There are over 80,000 chemicals used in the U.S. in our cleaning products, skincare and food. Most have never been tested for any sort of effect on human health.
Would it be nice to know what to look for when reading a label on a bottle of lotion or laundry detergent? Do you feel like you need a chemistry degree to read and understand labels? Do you trust the companies you are buying from or do you feel they may be saying things just to make you feel better? Industry has a lot of leeway when it comes to the terms they use and what ingredients to disclose. I want to make it easy for you to do the research, understand the ingredients and know what to look for and what to avoid. Below is my process.
How to read and understand labels – Five steps you should do before buying household or skincare products.
Download this infographic to your phone and use on your next shopping trip or save to your computer if you are doing online shopping from home (the links are live!). Details are below in post.
1. Read the ingredient list for specific ingredients
The first step to making the smart choice for you, your family and your home is to make sure the manufacturer is disclosing the ingredients. Without full disclosure and transparency of ingredients, you can’t evaluate the safety of the ingredients. If they aren’t on a label, look up the product online. If you can’t find the ingredients on the manufacturer’s website, then I would avoid the product. You should see each, individual ingredient listed. They should be specific and not vague.
Vague terminology includes the following: fragrance, Optical Brightening Agents (OBAs), optical brighteners, optical whiteners, fluorescent brightening agents, surfactants, enzymes, foaming agents, natural, and non-toxic (more on that below). Photos below are examples of specific ingredients and non-specific ingredients.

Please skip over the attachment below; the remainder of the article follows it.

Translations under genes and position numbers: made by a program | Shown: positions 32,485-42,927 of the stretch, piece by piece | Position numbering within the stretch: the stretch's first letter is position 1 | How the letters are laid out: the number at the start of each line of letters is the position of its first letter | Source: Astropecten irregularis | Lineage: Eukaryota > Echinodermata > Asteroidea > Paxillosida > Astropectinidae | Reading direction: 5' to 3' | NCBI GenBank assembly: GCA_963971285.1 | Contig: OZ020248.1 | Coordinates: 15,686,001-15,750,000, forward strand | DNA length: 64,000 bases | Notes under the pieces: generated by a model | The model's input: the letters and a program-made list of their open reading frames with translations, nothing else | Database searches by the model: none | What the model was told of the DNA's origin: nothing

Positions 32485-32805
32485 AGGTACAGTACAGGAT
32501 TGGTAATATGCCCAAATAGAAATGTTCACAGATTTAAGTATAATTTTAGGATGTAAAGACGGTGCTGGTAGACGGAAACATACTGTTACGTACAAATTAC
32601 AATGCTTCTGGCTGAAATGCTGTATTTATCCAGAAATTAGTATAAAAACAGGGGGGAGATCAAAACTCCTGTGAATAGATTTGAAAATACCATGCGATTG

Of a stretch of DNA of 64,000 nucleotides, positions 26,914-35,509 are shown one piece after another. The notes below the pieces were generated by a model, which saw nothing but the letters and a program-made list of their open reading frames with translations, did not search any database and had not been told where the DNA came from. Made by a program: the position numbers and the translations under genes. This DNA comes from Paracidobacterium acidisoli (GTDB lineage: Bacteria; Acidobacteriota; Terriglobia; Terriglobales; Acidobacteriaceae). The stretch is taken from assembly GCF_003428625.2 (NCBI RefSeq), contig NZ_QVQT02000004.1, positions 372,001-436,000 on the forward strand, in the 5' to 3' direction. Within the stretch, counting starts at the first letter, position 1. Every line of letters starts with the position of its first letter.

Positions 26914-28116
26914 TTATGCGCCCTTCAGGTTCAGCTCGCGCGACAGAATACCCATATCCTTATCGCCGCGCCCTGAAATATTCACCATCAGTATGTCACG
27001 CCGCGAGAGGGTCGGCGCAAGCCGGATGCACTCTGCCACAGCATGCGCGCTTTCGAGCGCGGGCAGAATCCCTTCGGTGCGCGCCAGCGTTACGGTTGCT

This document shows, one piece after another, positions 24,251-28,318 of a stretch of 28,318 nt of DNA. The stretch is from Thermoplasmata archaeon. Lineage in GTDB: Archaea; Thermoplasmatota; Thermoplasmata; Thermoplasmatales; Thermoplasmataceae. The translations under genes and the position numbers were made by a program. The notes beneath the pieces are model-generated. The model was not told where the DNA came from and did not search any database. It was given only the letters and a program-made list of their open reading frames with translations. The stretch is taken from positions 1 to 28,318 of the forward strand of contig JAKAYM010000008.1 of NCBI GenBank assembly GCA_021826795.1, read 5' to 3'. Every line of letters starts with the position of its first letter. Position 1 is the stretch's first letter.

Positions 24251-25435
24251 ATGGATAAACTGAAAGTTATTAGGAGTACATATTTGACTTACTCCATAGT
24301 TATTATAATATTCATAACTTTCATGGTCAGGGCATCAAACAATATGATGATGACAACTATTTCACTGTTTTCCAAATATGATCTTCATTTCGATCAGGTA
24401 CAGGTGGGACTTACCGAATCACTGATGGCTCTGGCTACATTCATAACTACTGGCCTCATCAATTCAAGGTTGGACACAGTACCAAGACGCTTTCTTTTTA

2. Research the ingredients.
- You can evaluate thousands of products on the Environmental Working Group’s Database. For each product evaluated, they provide a grade from A to F for each ingredient and explain the grading. Head to this website where you can look up the products by using the dropdown menu (in green) on the upper left to look up various categories (from air fresheners to laundry) or type in the name of the product.
More about the EWG guide: “EWG’s staff scientists compared the ingredients listed on cleaning product labels, websites and worker safety documents with the information available in the top government, industry and academic toxicity databases and the scientific literature on health and environmental problems tied to cleaning products. They used that information to create EWG’s Guide to Healthy Cleaning, which provides you with easy-to-navigate hazard ratings for a wide range of cleaners and ingredients.”
- Find the EPA Safer choice logo. Products with the Safer Choice label help consumers find products with safer chemical ingredients, without sacrificing quality or performance. Before a product can carry the Safer Choice label, EPA reviews all chemical ingredients, regardless of their percentage in the product. Every ingredient must meet strict safety criteria for both human health and the environment, including carcinogenicity, reproductive/developmental toxicity, toxicity to aquatic life, and persistence in the environment.
What I like is that the Safe Choice program evaluates both products and chemicals. So you can search by a specific chemical OR brand.
- Look for the Green Seal logo. Green Seal “Certification is a process that ensures that a product meets rigorous performance, health, and environmental criteria. These criteria are listed as Green Seal Standards. Achieving certification of products helps manufacturers back up their environmental claims and helps purchasers identify products that are safer for human health and the environment.”
3. Check the label for over use of greenwashing terminology.